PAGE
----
Novedge: Tell us a bit about who you are and what you do?
Christopher Arntzen: My name is Christopher Arntzen and I've been a project manager at Belzberg Architects for a little over 7 years. I moved to Los Angeles in 2003 to attend graduate school at the Southern California Institute of Architecture and, after graduating, was enticed by the weather, mountains, and creative environment to stay. Currently, I am project managing two residential projects in addition to construction management on a three-building development in Santa Monica, of which one building will be Belzberg Architect's new home in a few months.
Novedge: What is or has been the biggest influence on your work?
Christopher Arntzen: There are many architects and designers that I continue to follow and study, but the biggest influence has been my friends and colleagues. Whether in school or in the professional realm, I've been lucky to be surrounded by an amazing group of talented architects and designers that constantly challenge my approach to architecture.
Novedge: How did you become interested in the architecture of museums?
Christopher Arntzen: The museum typology has an inherent duality that is very intriguing. It's presumably a blank container to display disparate artifacts, but it also allows for some of the most provocative spaces you can find in architecture. Sometimes its expressiveness can be found in the interstitial spaces between galleries and sometimes the architecture itself augments the narrative by which one experiences the artifacts. The possibilities of this typology make it one of the most fun to work on.
Novedge: How do you approach each new work?
Christopher Arntzen: I like to get a good idea of the project site, what the clients' personality is like and what their interests and expectations are. Sometimes clients come with a lot of preconceptions and ideas and sometimes it's more of a blank slate. Given those factors, I may have a predisposition toward a curve, facet, or shape, but ultimately I'd like to think I keep an open mind to all possibilities until the best one presents itself.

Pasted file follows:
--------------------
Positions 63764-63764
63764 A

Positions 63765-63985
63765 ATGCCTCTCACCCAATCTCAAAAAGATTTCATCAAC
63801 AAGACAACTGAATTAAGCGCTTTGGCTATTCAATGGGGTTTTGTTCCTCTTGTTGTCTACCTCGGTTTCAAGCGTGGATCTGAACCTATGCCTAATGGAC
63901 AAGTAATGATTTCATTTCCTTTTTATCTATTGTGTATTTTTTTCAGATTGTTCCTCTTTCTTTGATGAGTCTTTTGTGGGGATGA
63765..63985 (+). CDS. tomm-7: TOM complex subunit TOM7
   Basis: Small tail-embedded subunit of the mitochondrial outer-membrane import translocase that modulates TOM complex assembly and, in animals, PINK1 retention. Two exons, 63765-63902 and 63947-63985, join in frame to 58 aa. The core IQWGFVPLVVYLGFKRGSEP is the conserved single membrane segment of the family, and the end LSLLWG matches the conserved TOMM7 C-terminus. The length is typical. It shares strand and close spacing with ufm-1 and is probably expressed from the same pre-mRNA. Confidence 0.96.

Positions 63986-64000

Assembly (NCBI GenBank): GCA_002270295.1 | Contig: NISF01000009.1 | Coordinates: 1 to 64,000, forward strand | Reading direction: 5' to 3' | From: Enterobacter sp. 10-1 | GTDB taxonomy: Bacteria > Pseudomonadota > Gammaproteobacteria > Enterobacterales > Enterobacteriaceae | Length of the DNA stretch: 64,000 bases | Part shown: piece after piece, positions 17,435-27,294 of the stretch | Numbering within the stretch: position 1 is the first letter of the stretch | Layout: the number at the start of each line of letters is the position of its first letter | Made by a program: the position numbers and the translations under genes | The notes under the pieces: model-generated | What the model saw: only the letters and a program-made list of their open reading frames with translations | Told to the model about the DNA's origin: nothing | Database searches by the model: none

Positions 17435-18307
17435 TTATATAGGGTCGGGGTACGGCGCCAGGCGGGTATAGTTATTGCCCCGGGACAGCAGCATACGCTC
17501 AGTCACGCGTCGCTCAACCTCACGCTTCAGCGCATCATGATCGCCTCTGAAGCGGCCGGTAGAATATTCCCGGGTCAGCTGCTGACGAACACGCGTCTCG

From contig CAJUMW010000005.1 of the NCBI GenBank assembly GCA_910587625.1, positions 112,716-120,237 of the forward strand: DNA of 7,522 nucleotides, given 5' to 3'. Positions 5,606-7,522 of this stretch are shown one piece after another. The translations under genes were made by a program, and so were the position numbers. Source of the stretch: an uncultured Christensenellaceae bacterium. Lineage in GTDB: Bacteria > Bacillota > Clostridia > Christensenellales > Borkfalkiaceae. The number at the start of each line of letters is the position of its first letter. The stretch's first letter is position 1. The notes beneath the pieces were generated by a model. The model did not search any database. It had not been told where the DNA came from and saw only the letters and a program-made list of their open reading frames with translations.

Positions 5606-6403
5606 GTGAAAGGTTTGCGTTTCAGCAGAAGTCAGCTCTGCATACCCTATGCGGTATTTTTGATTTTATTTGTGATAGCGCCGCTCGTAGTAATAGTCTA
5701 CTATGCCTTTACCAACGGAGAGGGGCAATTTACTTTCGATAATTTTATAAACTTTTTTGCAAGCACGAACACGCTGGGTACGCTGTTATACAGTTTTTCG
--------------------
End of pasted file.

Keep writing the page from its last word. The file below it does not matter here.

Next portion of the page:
Novedge: What is a recent project that you worked on?
Christopher Arntzen: Swallow Drive
I recently completed the design of a residence best described as a robotic bird. The client originally provided us with a series of images not only of other houses and spaces he liked, but of sports cars, boats, and furniture designs he thought were provocative. It took many rounds of concepts to find a design composition that resonated with the client and the outcome was a faceted band that ties the building to the surrounding hillside.
To maximize the amount of usable exterior space we positioned the house against the hillside creating a small front yard and rotated the master suite to take advantage of views. As a result we were able to create an extension of the landscape that resulted in a large roof deck overlooking the pool. The logic of the exterior skin is used to erode and carve out interior spaces from the hillside including a cavernous entry atrium and clerestory that brings light into spaces half-buried in the slope.
Main & Hollister
The Main and Hollister development is located on Main Street in Santa Monica and one building will be the home of our new office in a few months. All three lots were vacant for many years and our design concept was to repair the urban fabric by creating a gradient between the zoning district of the adjacent neighborhood and the busy Main Street Corridor. By shifting from residential, to mixed-use to a full commercial office building our goal was to maintain the rhythm of the existing neighborhood through a development focusing on cost effective yet well thought out design.
Novedge: What software do you use?
Christopher Arntzen: The type of software used depends on the type of work we're doing. Every person is comfortable with different software for different problems and so to not preclude creativity our office doesn't have an allegiance to a particular software, though some are used more than others.
Novedge: What innovations do you find most exciting in architecture?
Christopher Arntzen: Innovation is hard to use in the same sentence as architecture because as a profession and a building industry we're always trying to play catch-up, but I cannot wait until I can 3D print a building.
Novedge: What is the best advice you have ever received?
Christopher Arntzen: My first studio professor used to say, "There is no solution, seek it lovingly." It sounds cheesy, but I constantly revisit it when I find myself getting a little too serious and stressed about things.
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If it's not in the actual 3D modeling and sketching, where is the real difference between the two programs?